Micah directs us where to look. God’s appointed ruler stands utterly unique in his qualifications and his work. He is the one prophesied to be born in Bethlehem! Micah prophesied: “But you, Bethlehem Ephrathah, though you are small among the clans of Judah, out of you will come for me one who will be ruler over Israel.

An inhabitant of Judah would read such a phrase and wonder. Bethlehem was hardly an influential town. Governors are supposed to be from Phoenix, not Rye or Gisela! But it would not be on the bases of perceived worldly might or influence that God’s ruler would be found. Prophecy revealed his lowly origin. Prophecy revealed he would do great things. King David was born there, the promised King from David’s line would also be born there. David had been from a lowly origin and raised to great heights, how much more the son of David would be lowly in origin but be great! Bethlehem is the place from where Jesus of Nazareth hailed. Joseph and Mary went to Bethlehem. God’s chosen ruler would be born of a woman in the town of Bethlehem.

But this ruler would be no usurper. “His goings forth are from the beginning, from the days of eternity.” He reigned long before any king reigned over Israel. In fact, he was ruler before the nation of Israel even existed. People challenged Jesus’ authority saying, “You’re not even fifty years old!” He responded, “before Abraham was born, I am!” He is the one who spoke to Abraham. He is the one who spoke from eternity and by his command created the world. Though the world only saw Jesus of Nazareth born in a manger, he is the true Son of God. He is the most qualified ruler this world has ever seen.

The most qualified ruler would accomplish what none other ever could. “He will stand and shepherd with the strength of the LORD, in the majesty of the name of the LORD his God.” Jesus will not ever have to stand by while his kingdom crumbles. He will never have to pay tribute to any King or ruler. He will protect his flock in the strength of the Lord! Not even the gates of hell can overcome his reign.

How could such a ruler have such power? After all, when Jesus set aside his glory and might to be born into this world, he didn’t look so mighty. When the soldier grabbed him and crucified the King of the Jews, he didn’t look like a triumphant king of the line of David. But God doesn’t appoint his ruler on the basis of what this world perceives. And this ruler would not carry out his work on the basis of what the world perceived. Jesus, God’s Son, came to carry out the promise of a ruler who would come and take on humble origins. It was God’s plan that Jesus be born into this world with a humble birth. When he came as king, he set aside his eternal glory and veiled it. He came to live as a man born in Bethlehem, to carry out his work as planned.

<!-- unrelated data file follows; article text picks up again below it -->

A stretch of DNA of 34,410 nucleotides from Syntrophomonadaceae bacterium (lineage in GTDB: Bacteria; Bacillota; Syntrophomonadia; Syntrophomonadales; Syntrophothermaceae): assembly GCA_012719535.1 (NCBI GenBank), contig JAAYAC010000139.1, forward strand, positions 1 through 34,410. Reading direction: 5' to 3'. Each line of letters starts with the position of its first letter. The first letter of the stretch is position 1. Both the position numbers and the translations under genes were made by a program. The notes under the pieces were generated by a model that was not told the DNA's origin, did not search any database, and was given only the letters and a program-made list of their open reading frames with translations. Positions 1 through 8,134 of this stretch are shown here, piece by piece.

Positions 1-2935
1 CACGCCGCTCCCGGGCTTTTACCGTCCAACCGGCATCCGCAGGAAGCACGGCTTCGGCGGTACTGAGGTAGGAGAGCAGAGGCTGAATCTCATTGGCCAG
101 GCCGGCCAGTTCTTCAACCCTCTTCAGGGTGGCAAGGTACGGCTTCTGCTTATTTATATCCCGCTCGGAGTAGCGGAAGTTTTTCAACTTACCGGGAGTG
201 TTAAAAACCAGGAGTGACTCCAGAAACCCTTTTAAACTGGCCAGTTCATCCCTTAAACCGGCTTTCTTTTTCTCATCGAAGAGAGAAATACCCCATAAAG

God’s plan included having Jesus displayed before the world on the cross. It seemed as if Satan had struck Jesus on the face and he was left there hanging on the cross in disgrace as his disciples abandoned him. Micah prophesied, “They will strike Israel’s ruler on the cheek.” (Micah 5:1) He was surrounded by his enemies and his flock was scattered. But it was at this very moment in time when God’s appointed ruler crushed the enemy. Facing the wages of sin that we deserved he conquered sin and removed it. Facing the taunts of his enemies he triumphed over even Satan on the cross. Even facing an agonizing death, he conquered death itself on the cross! He didn’t pay off evil with the gold from the temple doors.  He paid the price of our sin and took its curse with the price of his own blood. After declaring his work completed, he let out a cry and breathed his last breath.

Yet not even death would stop him. He rose to life victorious. And this assures us that even when pain and death threaten our security in his kingdom, Jesus’ pronouncement against death remains: “Behold, I make all things new.” “…at that time he will be great to the ends of the earth.” And we “will live securely.” The nation of Israel felt insecure as the Assyrians trampled their cities. As assurance God crushed the Assyrian army for them. Hezekiah was saved by the hand of the Lord. We are saved by his hand. Under the reign of Jesus, we look forward to living with uninterrupted enjoyment of peace. There will never again be any disappointment or lack of security. Our peace will be complete and unending. And just as the angles in heaven declared, “Glory to God in the highest!” at his birth, at his second coming all will shout “Salvation belongs to our God! To him be all glory and honor and authority and power!” And Jesus Christ will forever “be our peace!”

That greatness is still reaching around the ends of the earth today. All around the world with you the holy Christian church acclaims Jesus as Lord and King. He will gather back his scattered flock. Micah points out that upon the birth of this ruler, “the rest of his brothers will return to join the Israelites.” All Israel includes all those who believe in Jesus Christ as God’s Son our Savior. He gathers his flock under his care and shepherds them safely until they are in his eternal kingdom of peace.

There are a lot of places we can turn to try to find security and peace. Leaders, governments, financial accounts, and other places. We look to many sources of security and many leaders. But there is only one ruler who brings us real security and lasting peace. This is just the ruler we need! His authority is divine and exceeds all earthly standards. His reign brings full security and peace! God’s ruler from Bethlehem reigns for us 1) on the basis of divine authority 2) bringing full security. That is why we sing: Come to Bethlehem and see Him whose birth the angels sing; Come, adore on bended knee Christ the Lord, the new-born King!